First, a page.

I was driving out of Atlanta the other day, speaking to my baby sister. She listens to me ramble, and that’s why I love her. Our topic for the day was black men and sports. I mentioned how I turned on ESPN in my hotel room (all 10 million channels) and saw nothing but brothers on every channel. If there wasn’t a court full of black men dribbling a basketball, there were black men in pads banging each other up on the football field.
The presence of Americanized Apartheid was evident by noting that while the men doing the work were black, the men on the sidelines getting paid millions of dollars were white, as were the fans in the stands enjoying the entertainment.
I thought about all my years as a college professor and youth coach, and how the young men on the field had been groomed since birth to take their role in society. It was their dream to be on television in front of thousands, showing the world that they were born to be athletic phenoms. In fact, for some, being great athletes would be the epitome their existence, leading many of these men to trade in every ounce of their academic future in exchange for the chance to shine for 15 minutes on ESPN.
As I thought about how these men came to be and the systems that created them, I also thought about what happens after their athletic careers are done. Only one or two of the 100 or so black men I saw on television that day would go on to play professional sports. But sadly enough, many of them have chosen to play Russian Roulette with their lives. Quite a few players would never graduate from the colleges for whom they were earning millions of dollars, and some of them will never even learn to read. After their glory days of sports are said and done, you’ll find the same brother on the same corner hanging with the same dudes he used to run with in high school.
Even the athletes who are lucky enough to go pro have very short careers. Most NFL players don’t last longer than 3 or 4 years, and the money runs out fast. But while the money’s good, the athlete may form a few bad habits, pick up a few baby’s mamas, and end up with massive bills for car notes, child support and other expenses that he can barely maintain. After his knees wear out and he has turned over every rock trying to find a team that will sign him, he’s stuck with an endless pile of financial commitments and no way to pay them.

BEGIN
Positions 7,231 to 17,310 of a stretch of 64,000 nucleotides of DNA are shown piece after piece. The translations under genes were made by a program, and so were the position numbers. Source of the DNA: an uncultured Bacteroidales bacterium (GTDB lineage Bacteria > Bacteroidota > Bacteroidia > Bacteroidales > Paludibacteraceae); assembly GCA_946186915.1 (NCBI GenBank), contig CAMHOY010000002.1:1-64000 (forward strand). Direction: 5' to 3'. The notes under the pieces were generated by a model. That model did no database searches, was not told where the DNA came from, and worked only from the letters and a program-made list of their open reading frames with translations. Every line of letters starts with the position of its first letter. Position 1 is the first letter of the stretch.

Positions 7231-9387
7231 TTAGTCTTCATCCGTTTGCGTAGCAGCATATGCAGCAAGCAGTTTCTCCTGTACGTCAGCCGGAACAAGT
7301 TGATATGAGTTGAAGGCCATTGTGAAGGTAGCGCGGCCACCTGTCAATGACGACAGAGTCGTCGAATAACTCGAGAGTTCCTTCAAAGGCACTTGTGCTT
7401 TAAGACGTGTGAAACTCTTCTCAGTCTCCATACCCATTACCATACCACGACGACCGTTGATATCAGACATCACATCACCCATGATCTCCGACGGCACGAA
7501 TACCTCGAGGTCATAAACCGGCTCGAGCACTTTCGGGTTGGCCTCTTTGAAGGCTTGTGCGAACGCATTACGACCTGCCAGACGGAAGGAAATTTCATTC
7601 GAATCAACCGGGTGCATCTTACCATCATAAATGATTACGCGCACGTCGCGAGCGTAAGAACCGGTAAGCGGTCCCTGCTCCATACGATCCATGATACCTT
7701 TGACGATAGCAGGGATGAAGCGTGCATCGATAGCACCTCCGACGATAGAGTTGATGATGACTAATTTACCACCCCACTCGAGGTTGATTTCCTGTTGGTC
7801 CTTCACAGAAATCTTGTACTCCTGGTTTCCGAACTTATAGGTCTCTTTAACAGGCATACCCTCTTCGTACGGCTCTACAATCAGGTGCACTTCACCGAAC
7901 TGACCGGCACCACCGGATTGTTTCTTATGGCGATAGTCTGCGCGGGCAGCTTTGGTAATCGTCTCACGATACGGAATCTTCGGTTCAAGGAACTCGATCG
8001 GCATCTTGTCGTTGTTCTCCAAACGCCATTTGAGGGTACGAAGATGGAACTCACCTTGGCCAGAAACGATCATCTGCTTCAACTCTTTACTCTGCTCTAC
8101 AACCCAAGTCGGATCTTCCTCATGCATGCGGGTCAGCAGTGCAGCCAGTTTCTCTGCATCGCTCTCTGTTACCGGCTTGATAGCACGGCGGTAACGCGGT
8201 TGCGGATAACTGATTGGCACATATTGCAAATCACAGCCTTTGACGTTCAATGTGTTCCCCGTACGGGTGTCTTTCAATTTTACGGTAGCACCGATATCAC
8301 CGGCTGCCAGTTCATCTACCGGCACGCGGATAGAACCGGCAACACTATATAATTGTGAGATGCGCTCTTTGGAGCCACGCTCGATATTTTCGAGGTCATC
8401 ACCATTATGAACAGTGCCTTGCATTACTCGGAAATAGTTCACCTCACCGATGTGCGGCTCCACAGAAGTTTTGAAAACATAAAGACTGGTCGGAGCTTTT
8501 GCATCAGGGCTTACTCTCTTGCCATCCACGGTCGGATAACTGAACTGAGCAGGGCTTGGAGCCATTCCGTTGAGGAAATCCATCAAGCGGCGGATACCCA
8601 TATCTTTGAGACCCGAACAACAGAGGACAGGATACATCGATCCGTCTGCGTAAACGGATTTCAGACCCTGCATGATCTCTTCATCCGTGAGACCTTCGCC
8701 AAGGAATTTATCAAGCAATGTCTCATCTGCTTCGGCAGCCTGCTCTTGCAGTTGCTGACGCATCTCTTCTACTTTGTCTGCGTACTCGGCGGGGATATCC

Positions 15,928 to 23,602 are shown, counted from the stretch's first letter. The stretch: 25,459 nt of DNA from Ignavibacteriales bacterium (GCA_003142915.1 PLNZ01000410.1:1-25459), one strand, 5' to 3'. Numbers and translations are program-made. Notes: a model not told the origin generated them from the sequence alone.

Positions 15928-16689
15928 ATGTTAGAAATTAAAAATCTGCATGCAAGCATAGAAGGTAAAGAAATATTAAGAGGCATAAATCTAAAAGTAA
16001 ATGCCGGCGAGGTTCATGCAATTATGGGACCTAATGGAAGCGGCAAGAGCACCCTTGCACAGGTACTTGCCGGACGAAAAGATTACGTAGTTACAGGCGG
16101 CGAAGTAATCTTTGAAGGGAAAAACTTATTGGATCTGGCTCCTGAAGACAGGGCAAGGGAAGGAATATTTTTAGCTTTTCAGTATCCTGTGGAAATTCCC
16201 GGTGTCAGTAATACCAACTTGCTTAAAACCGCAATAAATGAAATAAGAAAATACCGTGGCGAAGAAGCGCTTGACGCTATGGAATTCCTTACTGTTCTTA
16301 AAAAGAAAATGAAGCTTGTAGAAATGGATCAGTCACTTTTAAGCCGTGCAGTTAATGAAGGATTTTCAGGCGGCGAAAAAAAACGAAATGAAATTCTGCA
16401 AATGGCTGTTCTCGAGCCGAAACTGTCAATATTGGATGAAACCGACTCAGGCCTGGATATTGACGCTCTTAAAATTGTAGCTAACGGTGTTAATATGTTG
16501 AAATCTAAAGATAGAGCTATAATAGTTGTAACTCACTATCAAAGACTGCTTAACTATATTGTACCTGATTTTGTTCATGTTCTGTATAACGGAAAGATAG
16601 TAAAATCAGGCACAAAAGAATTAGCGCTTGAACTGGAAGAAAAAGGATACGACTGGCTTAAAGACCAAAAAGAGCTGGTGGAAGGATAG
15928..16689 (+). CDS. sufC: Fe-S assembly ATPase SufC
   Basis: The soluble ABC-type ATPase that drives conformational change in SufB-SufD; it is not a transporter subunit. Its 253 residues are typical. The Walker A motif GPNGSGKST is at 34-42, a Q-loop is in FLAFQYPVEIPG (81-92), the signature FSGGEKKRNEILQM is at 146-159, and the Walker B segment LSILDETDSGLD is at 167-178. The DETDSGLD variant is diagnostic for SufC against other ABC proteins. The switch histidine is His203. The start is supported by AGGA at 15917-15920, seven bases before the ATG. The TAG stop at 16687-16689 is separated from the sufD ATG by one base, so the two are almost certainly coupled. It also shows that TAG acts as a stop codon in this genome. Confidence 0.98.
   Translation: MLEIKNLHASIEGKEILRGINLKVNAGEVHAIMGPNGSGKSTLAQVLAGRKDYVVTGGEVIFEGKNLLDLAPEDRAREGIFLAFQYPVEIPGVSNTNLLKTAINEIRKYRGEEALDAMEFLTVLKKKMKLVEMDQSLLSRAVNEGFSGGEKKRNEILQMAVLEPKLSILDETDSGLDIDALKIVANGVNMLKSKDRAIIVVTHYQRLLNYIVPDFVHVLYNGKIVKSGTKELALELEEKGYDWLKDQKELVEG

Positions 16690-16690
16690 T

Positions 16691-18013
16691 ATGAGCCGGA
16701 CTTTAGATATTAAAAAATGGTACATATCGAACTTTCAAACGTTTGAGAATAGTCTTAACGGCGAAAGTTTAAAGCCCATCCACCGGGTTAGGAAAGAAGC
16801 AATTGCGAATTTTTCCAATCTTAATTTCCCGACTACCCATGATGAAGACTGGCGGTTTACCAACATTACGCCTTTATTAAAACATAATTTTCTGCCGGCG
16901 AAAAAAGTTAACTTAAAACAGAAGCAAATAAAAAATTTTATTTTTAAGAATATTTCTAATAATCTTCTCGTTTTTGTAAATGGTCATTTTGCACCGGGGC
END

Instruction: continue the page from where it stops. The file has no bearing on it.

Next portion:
Many of our men are sucked into a culture of sports that minimizes the value of education and overstates the desire to make irresponsible personal decisions. The order of the day for many professional athletes is to spend all the money you can, keep yourself ignorant and sleep with as many women as possible, even though STDs are a serious threat to black public health. If a man fully embraces this culture, he may find himself unemployable and virtually incapable of being anyone’s husband or father. He has, to some extent, walked right into the trap of black male marginalization.
A man who has been shoved out of society becomes both a menace and a threat. Black men have historically been placed in this role and some of us even enjoy it. When a man becomes a menace to the world in which he lives, there are two places that society wants to send him: to prison or to the morgue.
In order for African American males and black athletes to understand this system, they must be educated about it. The culture that grabs our boys at an early age is one that is based on profuse amounts of mis-information, peer pressure, tradition and self-destruction. A man can be an athlete and still be an intelligent, productive and capable member of the community in which he lives. In fact, there is quite a bit of room for black male athletes to become part of our nation’s black leadership. With all the intellect these men use to contribute to the NCAA sweatshop, I only pray that they are willing to use the same intellect to become captains of their own destiny.
As it stands, sports becomes the drug that makes us feel good and the bane that destroys us. The NCAA and other institutions designed to encourage black men to pass up education in exchange for athletic pursuits serves to marginalize as many men as the prison system itself. If black mothers, fathers and “the village” don’t take a stand to confront this culture and these institutions, they will continue to undermine the progress of our community. We must raise our black boys differently.
This is an excerpt of the forthcoming book, “RAPP: Rising Above Psychological Poison.” Dr. Boyce Watkins is the founder of the Your Black World Coalition. To have Dr. Boyce commentary delivered to your email, please click here